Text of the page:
A Fresh Look at Workplace Violence Prevention

March 8, 2023
Mature organizations are taking a disciplined and intentional approach to identify and mitigate risks

Workplace violence and the active attacker continue to register as the highest risk in our risk assessments today.  An active attacker typically tops the list due to the expected fatalities associated with such an event.  The process to regulate workplace violence in highly impacted industries such as healthcare are too slow in coming. While the Joint Commission has recently amended its expectations for accredited organizations' efforts, there is no federal mandate and states are moving individually and slowly to create criminal penalties for threatening and/or assaulting a healthcare worker. 

Outside that industry, the drivers and demands for properly managing workplace violence risks lie in the OSHA General Duty Clause 5 (a) 1 (https://www.osha.gov/laws-regs/oshact/section5-duties) and creating a credible defense against tort law premises liability claims.  This article will address some foundational workplace violence prevention program elements and discuss one potential system to determine the appropriate mitigation strategies as risks are identified. As an example of event management in light of evolving risk trends, best practices and tips will be provided to manage to suspend employees when there is an allegation of a workplace violence policy violation.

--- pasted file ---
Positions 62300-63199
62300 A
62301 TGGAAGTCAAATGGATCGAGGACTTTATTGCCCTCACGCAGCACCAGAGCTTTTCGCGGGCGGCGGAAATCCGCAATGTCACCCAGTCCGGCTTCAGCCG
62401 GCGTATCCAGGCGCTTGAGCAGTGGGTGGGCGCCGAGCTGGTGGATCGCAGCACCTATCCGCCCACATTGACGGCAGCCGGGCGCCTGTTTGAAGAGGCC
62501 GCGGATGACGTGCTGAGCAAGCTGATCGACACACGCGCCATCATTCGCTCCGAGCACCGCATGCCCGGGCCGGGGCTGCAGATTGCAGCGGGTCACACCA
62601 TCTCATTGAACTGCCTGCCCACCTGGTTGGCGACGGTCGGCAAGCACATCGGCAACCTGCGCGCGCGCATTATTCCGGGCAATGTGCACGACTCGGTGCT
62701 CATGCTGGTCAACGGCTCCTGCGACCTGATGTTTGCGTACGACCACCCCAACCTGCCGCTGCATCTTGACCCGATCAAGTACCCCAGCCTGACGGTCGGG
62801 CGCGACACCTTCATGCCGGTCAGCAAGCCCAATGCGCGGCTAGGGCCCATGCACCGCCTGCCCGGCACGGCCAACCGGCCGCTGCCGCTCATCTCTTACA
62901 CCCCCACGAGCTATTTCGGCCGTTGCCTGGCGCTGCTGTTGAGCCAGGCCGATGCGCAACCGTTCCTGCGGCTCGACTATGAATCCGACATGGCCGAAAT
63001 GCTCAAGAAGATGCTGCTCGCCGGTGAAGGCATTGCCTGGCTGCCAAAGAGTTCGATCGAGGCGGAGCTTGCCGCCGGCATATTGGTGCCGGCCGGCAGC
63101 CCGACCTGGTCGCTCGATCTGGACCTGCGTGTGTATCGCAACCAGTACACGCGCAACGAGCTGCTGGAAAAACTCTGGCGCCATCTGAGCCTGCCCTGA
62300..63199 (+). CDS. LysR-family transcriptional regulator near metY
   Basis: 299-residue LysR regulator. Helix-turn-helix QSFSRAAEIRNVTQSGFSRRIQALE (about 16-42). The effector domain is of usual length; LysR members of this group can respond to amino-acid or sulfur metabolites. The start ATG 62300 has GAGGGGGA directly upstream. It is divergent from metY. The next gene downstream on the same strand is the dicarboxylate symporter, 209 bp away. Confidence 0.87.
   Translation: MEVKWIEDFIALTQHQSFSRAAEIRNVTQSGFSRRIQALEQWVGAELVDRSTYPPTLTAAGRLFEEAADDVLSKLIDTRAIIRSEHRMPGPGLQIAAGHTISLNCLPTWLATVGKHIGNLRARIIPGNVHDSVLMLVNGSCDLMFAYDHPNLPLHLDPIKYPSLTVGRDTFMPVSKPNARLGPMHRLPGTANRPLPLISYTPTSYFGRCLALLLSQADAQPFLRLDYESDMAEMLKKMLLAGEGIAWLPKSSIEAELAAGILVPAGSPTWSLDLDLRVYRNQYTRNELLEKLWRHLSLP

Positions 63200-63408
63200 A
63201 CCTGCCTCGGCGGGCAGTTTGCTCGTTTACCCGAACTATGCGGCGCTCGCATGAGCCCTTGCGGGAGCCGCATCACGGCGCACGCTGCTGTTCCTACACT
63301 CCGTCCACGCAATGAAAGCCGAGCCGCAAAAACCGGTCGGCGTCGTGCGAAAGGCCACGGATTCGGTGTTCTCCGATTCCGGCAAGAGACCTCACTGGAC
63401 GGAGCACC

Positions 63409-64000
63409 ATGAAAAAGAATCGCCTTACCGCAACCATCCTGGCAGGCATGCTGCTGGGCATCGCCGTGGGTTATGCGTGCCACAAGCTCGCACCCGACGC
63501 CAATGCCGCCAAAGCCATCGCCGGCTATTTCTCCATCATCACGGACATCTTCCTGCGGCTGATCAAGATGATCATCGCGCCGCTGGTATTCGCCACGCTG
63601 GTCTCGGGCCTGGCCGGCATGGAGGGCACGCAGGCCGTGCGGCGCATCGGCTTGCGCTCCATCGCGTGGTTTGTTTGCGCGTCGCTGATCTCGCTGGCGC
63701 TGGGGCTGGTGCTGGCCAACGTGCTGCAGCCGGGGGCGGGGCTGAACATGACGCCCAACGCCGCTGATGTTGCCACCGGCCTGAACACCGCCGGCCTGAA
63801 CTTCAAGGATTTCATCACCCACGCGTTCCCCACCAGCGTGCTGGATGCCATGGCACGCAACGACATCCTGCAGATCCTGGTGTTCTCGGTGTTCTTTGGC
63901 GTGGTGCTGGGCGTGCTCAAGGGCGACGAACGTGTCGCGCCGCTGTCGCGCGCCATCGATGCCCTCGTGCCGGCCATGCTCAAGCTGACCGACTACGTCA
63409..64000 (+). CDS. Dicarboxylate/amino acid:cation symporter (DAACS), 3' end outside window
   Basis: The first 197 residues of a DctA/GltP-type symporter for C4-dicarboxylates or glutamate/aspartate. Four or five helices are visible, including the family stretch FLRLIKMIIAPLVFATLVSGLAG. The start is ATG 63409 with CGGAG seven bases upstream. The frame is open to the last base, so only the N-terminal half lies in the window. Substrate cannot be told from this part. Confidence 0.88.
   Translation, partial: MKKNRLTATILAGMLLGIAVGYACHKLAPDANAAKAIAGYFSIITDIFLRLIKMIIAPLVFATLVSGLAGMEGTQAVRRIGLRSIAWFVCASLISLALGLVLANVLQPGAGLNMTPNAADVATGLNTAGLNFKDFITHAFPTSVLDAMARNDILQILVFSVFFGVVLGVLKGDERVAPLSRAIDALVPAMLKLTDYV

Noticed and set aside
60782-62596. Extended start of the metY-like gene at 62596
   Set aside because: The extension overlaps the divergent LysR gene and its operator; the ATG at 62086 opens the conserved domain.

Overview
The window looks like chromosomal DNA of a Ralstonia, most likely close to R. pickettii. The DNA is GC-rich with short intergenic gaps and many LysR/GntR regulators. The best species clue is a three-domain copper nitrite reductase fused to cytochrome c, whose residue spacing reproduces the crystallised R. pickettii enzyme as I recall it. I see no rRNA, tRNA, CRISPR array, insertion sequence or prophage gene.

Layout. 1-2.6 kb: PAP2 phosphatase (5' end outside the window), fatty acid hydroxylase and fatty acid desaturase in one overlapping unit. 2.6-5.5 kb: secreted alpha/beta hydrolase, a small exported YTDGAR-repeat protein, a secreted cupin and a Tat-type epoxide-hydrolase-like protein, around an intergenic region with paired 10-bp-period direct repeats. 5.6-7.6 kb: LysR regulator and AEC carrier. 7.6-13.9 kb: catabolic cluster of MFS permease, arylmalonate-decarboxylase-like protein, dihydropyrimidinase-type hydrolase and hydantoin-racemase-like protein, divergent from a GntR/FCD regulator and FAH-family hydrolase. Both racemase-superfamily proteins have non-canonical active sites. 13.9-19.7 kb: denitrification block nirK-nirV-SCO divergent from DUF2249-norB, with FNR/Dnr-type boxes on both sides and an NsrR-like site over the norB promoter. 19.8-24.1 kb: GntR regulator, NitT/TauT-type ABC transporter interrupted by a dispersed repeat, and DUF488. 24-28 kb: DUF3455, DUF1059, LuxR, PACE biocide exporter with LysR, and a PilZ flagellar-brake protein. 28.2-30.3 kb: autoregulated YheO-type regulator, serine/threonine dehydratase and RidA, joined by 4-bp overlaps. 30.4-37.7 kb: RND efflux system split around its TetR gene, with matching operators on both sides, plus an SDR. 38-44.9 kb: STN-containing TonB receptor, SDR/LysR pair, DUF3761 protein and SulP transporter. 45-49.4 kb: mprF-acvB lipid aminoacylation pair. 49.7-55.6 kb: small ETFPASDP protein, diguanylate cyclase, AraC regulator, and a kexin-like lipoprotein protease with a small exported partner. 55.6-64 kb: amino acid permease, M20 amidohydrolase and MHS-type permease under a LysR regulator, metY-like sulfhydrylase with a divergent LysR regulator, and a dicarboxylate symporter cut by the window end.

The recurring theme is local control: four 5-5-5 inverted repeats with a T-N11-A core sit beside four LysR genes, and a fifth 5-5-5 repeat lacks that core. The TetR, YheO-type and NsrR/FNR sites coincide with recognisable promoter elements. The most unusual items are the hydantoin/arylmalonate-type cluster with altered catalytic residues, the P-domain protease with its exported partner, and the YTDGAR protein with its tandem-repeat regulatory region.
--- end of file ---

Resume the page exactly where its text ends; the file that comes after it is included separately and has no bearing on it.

The Basics

So, what does implementing a good workplace violence prevention program entail for organizations? There are some clear fundamental building blocks that must be in place to withstand legal scrutiny; but it is more important to simply do the right thing to protect staff from acts of workplace violence, ranging from a lack of civility and verbal abuse all the way to lethal attacks with a variety of weapons.  No discussion would be complete without a brief review of the five types of workplace violence offenders.  I continue to see training and other references that highlight only four, leaving out “Type Five“extremists. That is not current thinking. The five types of workplace violence offenders are:

  • Type One -- The offender has no legitimate relationship to the organization or its employee(s). Rather, the violence is incidental to another crime, such as robbery, trespassing or seeking social media fame.
  • Type Two -- The violent person has a legitimate relationship with the organization—for example, the person is a customer or client —and becomes violent while being served by a staff member.
  • Type Three -- The offender of this type of violence could be a current or past employee (or contractor) who attacks or threatens other employee(s) in the workplace.
  • Type Four -- The offender may or may not have a relationship with the organization but has a personal (or perceived personal) relationship with the victim.